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[svn:perl6-synopsis] r10215 - doc/trunk/design/syn

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July 14, 2006 17:00
[svn:perl6-synopsis] r10215 - doc/trunk/design/syn
Message ID:
Author: larry
Date: Fri Jul 14 17:00:12 2006
New Revision: 10215


Differentiate === from eqv and clarify semantics.
Redefine cmp and add leg operator for old semantics.
Add ! metaoperator.
Fix random typos.

Modified: doc/trunk/design/syn/S03.pod
--- doc/trunk/design/syn/S03.pod	(original)
+++ doc/trunk/design/syn/S03.pod	Fri Jul 14 17:00:12 2006
@@ -12,9 +12,9 @@
   Maintainer: Larry Wall <>
   Date: 8 Mar 2004
-  Last Modified: 12 Jul 2006
+  Last Modified: 14 Jul 2006
   Number: 3
-  Version: 46
+  Version: 47
 =head1 Changes to existing operators
@@ -158,7 +158,7 @@
 Operators that imply list operations are excluded: prefix C<@>,
 prefix C<%> and infix C<xx>, for instance.  Hyper operators are
-also excluded, but post-assigment forms such as C<SIMPLE += SIMPLE>
+also excluded, but post-assignment forms such as C<SIMPLE += SIMPLE>
 are allowed.
 All other forms imply parsing as a list assignment, which may or may not
@@ -317,22 +317,24 @@
 side for definedness instead of truth. There is a low-precedence form,
 too: C<err>.
-=item * Binary C<===> tests type and value correspondence: for two value types,
-tests whether they are the same value (eg. C<1 === 1>); for two reference
-types, checks whether they have the same identity value.  For reference
-types that do not define an identity, the reference itself is used (eg. it
-is not true that C<[1,2] === [1,2]>, but it is true that C<@a === @a>).
-Any reference type may pretend to be a value type by defining a C<.id> method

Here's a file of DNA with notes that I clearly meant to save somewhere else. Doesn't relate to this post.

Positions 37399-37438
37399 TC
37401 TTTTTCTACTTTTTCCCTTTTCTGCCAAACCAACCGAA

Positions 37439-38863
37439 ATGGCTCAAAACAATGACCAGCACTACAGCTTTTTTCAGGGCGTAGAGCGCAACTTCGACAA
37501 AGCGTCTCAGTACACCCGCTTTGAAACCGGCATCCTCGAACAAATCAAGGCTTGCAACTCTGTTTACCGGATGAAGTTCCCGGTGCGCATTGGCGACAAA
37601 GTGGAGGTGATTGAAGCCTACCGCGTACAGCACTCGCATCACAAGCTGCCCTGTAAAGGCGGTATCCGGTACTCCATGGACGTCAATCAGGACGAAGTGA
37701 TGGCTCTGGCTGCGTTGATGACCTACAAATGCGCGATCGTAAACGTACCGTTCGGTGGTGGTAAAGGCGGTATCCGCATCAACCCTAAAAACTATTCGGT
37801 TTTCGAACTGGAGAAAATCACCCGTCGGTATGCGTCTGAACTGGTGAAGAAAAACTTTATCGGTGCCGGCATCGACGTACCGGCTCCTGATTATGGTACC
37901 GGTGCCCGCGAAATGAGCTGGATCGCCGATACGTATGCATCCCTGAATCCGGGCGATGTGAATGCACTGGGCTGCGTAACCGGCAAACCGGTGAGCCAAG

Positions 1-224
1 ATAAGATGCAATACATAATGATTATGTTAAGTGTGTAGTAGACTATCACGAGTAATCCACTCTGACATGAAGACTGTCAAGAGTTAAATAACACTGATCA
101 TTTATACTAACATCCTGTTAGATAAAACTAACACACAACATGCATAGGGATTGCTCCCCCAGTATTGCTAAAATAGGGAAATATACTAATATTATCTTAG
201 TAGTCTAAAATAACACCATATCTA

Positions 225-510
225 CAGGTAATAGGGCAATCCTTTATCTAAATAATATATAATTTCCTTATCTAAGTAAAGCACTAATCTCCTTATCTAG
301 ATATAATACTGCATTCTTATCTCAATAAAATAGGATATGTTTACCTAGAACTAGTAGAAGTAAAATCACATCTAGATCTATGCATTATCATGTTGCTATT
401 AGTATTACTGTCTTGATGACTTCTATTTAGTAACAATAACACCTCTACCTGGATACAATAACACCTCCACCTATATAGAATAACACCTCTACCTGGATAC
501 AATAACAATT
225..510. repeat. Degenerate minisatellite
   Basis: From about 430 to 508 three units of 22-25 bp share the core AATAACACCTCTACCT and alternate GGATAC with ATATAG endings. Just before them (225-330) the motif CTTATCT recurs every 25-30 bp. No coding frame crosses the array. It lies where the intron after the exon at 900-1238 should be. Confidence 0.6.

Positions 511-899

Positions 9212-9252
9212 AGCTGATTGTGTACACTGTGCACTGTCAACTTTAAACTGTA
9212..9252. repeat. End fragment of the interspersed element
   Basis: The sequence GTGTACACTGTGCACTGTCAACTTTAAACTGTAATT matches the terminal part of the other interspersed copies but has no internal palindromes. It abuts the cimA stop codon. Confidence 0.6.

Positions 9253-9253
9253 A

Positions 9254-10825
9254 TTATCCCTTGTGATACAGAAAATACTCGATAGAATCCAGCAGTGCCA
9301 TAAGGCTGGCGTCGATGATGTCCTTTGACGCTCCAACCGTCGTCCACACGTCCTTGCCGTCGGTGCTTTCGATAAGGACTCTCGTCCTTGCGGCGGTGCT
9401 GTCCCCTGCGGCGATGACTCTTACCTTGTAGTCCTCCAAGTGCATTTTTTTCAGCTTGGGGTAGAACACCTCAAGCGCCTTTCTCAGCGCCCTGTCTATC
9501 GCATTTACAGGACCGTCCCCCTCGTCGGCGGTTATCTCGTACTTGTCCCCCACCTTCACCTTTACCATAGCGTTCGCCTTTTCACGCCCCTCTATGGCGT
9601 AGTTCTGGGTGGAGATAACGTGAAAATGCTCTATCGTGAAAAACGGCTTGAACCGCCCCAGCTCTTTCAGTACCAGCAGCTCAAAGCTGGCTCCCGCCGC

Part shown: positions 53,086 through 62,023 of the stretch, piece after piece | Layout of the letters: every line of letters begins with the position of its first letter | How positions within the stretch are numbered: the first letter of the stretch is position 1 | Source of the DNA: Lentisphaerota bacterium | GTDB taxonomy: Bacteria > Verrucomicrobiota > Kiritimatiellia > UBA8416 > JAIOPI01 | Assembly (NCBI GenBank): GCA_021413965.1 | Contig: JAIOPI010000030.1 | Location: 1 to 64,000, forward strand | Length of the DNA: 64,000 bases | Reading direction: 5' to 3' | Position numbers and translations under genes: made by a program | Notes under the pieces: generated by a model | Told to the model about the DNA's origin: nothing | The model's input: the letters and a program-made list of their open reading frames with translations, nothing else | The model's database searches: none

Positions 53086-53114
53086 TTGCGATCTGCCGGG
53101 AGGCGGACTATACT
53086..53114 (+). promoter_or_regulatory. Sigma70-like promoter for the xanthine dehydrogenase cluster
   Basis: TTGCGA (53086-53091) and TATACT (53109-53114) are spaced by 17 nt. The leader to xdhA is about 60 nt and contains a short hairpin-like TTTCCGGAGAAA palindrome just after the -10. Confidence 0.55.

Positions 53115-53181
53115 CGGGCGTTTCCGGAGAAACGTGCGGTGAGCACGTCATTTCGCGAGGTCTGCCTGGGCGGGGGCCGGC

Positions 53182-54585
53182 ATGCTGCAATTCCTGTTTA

-which returns a built-in value, i.e. an immutable object or a native value,
-as specified in S06.
-Because Perl 6 uses a false C<.id> to signify a non-instantiated prototype,
-all instances should arrange to return a C<.id> that boolifies to true.
-A class may also overload C<< infix:<===> >> for more efficient comparison of
-any two objects of that type, but it must return the same result as if
-the two identity values had been generated and compared.
+=item * Binary C<===> tests immutable type and value correspondence:
+for two value types (that is, immutable types), tests whether
+they are the same value (eg. C<1 === 1>); for two mutable types
+(object types), checks whether they have the same identity value.
+(For most such types the identity is simply the reference itself.)
+It is not true that C<[1,2] === [1,2]> because those are different
+Array objects, but it is true that C<@a === @a> because those are
+the same Array object).
+Any object type may pretend to be a value type by defining a C<.id>
+method which returns a value type that can be recursively compared
+using C<===>, or in cases where that is impractical, by overloading
+C<===> such that the comparison treats values consistently with their
+"eternal" identity.  (Strings are defined as values this way despite